The U.S. special operations forces who killed Osama bin Laden didn’t know for sure he was in a fortified villa near Islamabad until they swooped in and came face to face with the world’s most wanted terrorist.
While U.S. intelligence officers had concluded there was a “strong probability” bin Laden was living in the compound near the Pakistani capital Islamabad, all they could be positive about was that it was occupied by a high-value individual, unidentified officials said at a White House briefing. The military’s target was a specially built property in the city full of retired military 35 miles northeast of Islamabad.
The U.S. team was on site for less than 40 minutes, and bin Laden was killed resisting the assault, an official said. Three other men, one of whom may have been one of bin Laden’s sons, were killed in the raid along with a woman used as a human shield. Two women were injured. No other civilians or U.S. personnel were injured, said the officials, who spoke on condition there wouldn’t be identified.
“We heard a loud explosion and then the sound of guns firing,” said Iqbal Alam Khan, 37, who works as a merchant in the town of Abbottabad where the assault took place. “It came from Bilal Town,” a property development of newly built villas and mansions about two miles from the center of Abbottabad, he said in a phone interview.
“We didn’t know the cause of the fighting and we didn’t go outside to see because it was the middle of the night,” Khan said.
One helicopter was destroyed by U.S. forces after it was grounded by a mechanical failure. U.S. officials wouldn’t say how many men were involved in the operation, describing it as a surgical strike by a small team. Bin Laden’s body was taken out of the country by the assault team and later buried at sea, another official said.
DNA test proved that the body was bin Laden’s, another administration official said. Obama was shown a photograph of bin Laden’s body, the official said.
Pakistan’s ARY News television broadcast footage of U.S. helicopters firing on the building’s rooftop, and also showed images inside the house of blood stained carpets and mattresses in a bedroom.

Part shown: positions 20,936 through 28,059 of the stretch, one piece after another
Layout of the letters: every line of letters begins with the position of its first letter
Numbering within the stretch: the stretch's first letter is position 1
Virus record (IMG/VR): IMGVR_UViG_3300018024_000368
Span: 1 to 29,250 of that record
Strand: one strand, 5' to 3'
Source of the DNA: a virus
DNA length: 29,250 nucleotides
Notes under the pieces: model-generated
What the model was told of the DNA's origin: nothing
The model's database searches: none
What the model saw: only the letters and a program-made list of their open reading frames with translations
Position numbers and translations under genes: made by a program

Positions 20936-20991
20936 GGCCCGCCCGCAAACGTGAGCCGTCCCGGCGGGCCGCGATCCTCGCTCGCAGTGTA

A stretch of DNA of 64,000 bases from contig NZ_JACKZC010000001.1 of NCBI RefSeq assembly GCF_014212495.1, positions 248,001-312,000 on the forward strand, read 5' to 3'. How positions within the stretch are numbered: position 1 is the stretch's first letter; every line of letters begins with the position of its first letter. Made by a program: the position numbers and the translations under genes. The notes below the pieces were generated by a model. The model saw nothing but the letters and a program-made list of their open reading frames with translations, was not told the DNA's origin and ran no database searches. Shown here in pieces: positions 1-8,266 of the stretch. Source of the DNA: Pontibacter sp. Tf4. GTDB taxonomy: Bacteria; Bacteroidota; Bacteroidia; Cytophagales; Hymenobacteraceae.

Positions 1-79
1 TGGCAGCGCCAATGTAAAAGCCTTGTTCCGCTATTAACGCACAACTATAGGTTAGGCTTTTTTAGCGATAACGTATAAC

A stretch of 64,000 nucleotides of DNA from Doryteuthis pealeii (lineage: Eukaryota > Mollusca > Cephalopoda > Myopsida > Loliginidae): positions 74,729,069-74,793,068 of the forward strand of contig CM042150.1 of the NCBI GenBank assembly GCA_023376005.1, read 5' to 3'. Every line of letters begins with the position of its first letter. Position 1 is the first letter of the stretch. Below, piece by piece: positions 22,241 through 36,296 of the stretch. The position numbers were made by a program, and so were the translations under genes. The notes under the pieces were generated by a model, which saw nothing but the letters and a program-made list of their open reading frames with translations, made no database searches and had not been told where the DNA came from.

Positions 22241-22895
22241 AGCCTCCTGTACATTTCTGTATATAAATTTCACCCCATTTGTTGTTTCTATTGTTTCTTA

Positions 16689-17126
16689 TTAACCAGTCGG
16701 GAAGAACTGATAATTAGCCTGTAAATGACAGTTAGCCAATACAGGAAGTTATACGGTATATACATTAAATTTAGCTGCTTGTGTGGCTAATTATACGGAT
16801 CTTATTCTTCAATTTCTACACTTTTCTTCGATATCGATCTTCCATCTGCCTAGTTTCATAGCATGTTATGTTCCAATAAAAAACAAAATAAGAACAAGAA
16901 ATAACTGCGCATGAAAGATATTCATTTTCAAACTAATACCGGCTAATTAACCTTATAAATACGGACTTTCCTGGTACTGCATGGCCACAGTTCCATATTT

U.S. intelligence agencies discovered the compound by tracking a trusted courier who captured terrorists had said was a protégé of Khalid Sheikh Mohammed, mastermind of the Sept. 11 attacks.
Officials learned the courier’s identity in 2007 and in 2009 located areas of Pakistan where the man and his brother operated. Because of the security steps they took, their location couldn’t be pinpointed until August when the compound in Abbottabad was found.
Officials said they were shocked by the compound’s characteristics: built in 2005, it was eight-times larger than other homes in the area and worth $1 million. The three-story main house was surrounded by high-walls topped with barbed wire and two security gates restricting access.
Residents of the compound burned their trash, unlike their neighbors, and there were no internet of phone connections.
Altaf Khan, 35, a nearby resident, said the house looked like a fort. There were closed-circuit cameras all around it and the women living inside the house used to speak in Arabic, he said at his house.
The U.S. officials eventually concluded that the compound was hosting a high-value al Qaeda target, and there was a strong possibility that bin Laden himself was there.
Obama was told of this new information in August and by February of this year U.S. officials had come to the conclusion that bin Laden was likely living at the compound and planning began for a raid.
Obama gave the go ahead for the operation early in the morning of April 29, according to one of the officials. The final planning for it was reviewed yesterday at 2 p.m. during a meeting in the White House Situation Room.
U.S. officials said they didn’t share their intelligence with any other country, and informed Pakistani officials only when the operation was over.
Express 24/7, a Lahore, Pakistan-based television station, showed video footage of what it said was a compound in Abbottabad in flames.
The city of about 100,000 people is the center of a region dominated by army facilities and weapons factories. The city, named for the British colonial officer who founded it, has avoided the terrorist attacks that have struck Lahore, Karachi and other major Pakistani cities.